GMA Therapeutic Apheresis

GMA in Inflammatory Bowel Disease (IBD)

Role of granulocytes and monocytes in IBD

In the case of Immflamatory Bowel Disease (IBD), although other cells such as lymphocytes and monocytes have a certain role, the main inflammatory cells involved in the pathogenic mechanism are neutrophils, white blood cells, also called granulocytes.

Neutrophils are actively recruited from the bloodstream into the mucous layer of the intestine, causing the typical lesions of this disease through their degranulation and the release of various proteinases and chemokines.

In fact, the neutrophil’s significance in this disease is such that several studies have shown a strong correlation between the presence of neutrophils in the gastrointestinal wall of patients with IBD and the risk of clinical relapse (disease “flare-up”) or colon cancer.

Another fact that demonstrates the relevance of neutrophil presence in the intestinal linen of patients with IBD is the utility of faecal calprotectin measurement regarding the prediction of relapses or the diagnosis of disease activity even in the absence of symptoms. Faecal calprotectin is the main protein in the cytoplasm of neutrophils and is detectable in stools, as long as the intestinal tract mucosa is infiltrated by neutrophils. The physicochemical characteristics of this protein and its resistance to degradation by bacteria of the colon have allowed its use in clinical practice, making it the most used and reliable parameter for the management and evaluation of patients with IBD, specially with UC.

The rationale for the use of granulocyte-monocyte apheresis (GMA) in the treatment of IBD

In any immune-mediated disease there is an initial and essential step for inflammation to occur in any of the affected organs: the recruitment of inflammatory cells from the bloodstream into inflamed tissues.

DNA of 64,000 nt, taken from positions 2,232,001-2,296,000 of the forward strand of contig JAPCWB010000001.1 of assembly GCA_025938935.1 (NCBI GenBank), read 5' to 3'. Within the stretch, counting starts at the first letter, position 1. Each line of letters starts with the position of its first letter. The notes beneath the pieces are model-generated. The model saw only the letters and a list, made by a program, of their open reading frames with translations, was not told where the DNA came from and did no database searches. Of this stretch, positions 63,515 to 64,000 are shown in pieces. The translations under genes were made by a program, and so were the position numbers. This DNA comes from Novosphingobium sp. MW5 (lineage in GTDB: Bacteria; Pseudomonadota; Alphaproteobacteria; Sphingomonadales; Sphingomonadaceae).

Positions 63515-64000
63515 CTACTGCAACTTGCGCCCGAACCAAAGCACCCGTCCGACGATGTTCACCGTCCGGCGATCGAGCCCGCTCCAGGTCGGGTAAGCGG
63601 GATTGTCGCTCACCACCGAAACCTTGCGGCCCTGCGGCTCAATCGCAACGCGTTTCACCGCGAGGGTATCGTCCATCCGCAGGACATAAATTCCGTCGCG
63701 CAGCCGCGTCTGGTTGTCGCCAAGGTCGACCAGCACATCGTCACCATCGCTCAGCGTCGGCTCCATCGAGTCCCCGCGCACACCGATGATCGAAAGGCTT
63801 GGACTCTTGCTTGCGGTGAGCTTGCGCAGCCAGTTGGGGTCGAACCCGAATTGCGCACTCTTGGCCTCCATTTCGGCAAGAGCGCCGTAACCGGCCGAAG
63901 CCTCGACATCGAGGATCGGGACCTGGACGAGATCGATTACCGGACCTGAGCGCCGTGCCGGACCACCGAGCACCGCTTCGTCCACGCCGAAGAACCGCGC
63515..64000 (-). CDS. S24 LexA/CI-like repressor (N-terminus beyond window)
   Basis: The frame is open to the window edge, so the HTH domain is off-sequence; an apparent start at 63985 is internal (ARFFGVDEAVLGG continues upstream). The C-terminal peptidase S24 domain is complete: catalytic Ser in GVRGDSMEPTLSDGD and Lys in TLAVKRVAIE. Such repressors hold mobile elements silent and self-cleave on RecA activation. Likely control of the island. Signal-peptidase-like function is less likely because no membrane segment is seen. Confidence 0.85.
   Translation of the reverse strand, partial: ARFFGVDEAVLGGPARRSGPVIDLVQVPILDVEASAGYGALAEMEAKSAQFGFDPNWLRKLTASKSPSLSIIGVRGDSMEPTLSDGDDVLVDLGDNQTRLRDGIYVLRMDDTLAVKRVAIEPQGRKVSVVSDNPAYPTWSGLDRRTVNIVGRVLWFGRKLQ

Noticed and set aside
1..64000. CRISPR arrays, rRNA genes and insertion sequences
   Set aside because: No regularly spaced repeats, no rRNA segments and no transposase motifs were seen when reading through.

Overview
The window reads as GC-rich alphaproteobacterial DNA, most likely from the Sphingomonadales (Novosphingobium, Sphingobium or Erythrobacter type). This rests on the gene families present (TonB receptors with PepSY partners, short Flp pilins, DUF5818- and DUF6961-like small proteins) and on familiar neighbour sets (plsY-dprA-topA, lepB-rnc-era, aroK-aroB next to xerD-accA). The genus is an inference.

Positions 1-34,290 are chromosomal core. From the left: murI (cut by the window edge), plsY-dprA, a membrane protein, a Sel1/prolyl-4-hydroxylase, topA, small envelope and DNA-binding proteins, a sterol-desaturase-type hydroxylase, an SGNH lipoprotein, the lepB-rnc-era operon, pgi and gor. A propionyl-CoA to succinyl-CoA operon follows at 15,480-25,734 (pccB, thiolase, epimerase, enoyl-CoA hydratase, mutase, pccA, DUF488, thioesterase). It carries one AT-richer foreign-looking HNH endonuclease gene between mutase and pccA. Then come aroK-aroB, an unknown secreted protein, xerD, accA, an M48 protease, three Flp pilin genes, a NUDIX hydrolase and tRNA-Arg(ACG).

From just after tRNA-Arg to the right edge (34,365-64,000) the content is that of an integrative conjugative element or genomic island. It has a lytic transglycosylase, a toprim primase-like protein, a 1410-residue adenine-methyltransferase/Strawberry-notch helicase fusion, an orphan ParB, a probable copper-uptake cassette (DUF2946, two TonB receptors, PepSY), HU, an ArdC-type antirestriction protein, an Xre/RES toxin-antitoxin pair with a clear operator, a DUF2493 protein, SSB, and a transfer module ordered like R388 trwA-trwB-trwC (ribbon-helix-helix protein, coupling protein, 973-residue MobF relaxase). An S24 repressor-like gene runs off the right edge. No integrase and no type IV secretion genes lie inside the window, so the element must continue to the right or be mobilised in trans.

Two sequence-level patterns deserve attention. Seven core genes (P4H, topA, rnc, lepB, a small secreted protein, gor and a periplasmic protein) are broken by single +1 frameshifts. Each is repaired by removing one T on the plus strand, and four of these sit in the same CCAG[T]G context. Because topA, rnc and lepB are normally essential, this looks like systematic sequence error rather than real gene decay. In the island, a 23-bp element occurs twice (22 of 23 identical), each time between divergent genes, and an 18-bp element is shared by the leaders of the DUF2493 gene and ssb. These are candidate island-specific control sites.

Once there, these inflammatory cells secrete a variety of substances whose function will be, on the one hand, to recruit more inflammatory cells and, on the other, to cause tissue damage typical of each disease. 

Initially, the treatment used in immune-mediated diseases was based on the administration of non-selective corticosteroids and immunosuppressants, whose mechanism of action affected multiple levels and had a high rate of side effects.

In the last two decades, the treatment of these diseases has evolved towards the use of much more selective therapies and, therefore, more predictable therapeutic as well as collateral effects.

What is it a GMA procedure?

Apheresis is an extracorporeal blood purification procedure. GMA apheresis is intended for treating patients with autoimmune disorders or chronic inflammatory disease. It enables the selective adsorption of granulocytes and monocytes/macrophages from the peripheral blood.

Leukocytapheresis is an important procedure that can help alleviate symptoms and improve the quality of life in people with IBD and other autoimmune diseases. It is therefore considered a useful treatment for chronic autoimmune disorders, avoiding or reducing the use of drug therapies that, in some cases, can lead to serious side effects. What’s more, its use in combination with other IBD treatment may open the door to more effective & safer IBD therapies.

If leukocytapheresis is recommended, ask the healthcare provider to walk you through the procedure so that you have a better understanding of what to expect.

Leukocytapheresis can be performed by a blood specialist/ nephrologists/ hematologist or a qualified medical technologist, nurse, or doctor certified in apheresis

The room where the procedure will be applied will also be equipped with a reclining chair with armrest or a bed and an IV pole.

GMA Safety and Contraindications

GMA is a safe technique. Side effects affect a low percentage of patients (1-15%) and are generally mild and transient. Headache, dizziness, fatigue, muscle pain, facial flushing, hypotension, palpitations, etc. are the most common.

Contraindications are scarce.

This procedure cannot be indicated in patients allergic to heparin (used to prevent blood clotting in the circuit) and when the patient has a low number of platelets in the blood.

In addition, precautions should be taken in patients with low white blood cell count, severe anemia, infection, severe heart or kidney disease, blood clotting problems or dehydration.

In summary,

GMA achieves(1):

• a reduction of activated neutrophils and monocytes in the bloodstream.
• an increase of anti-inflammatory cytokines.
• a decrease of pro-inflammatory cytokines.

This is done without inducing immunosuppression, therefore GMA offers a therapeutic effect without the debilitating side effects usually associated with immunosuppressive drugs.

GMA Therapeutic Apheresis

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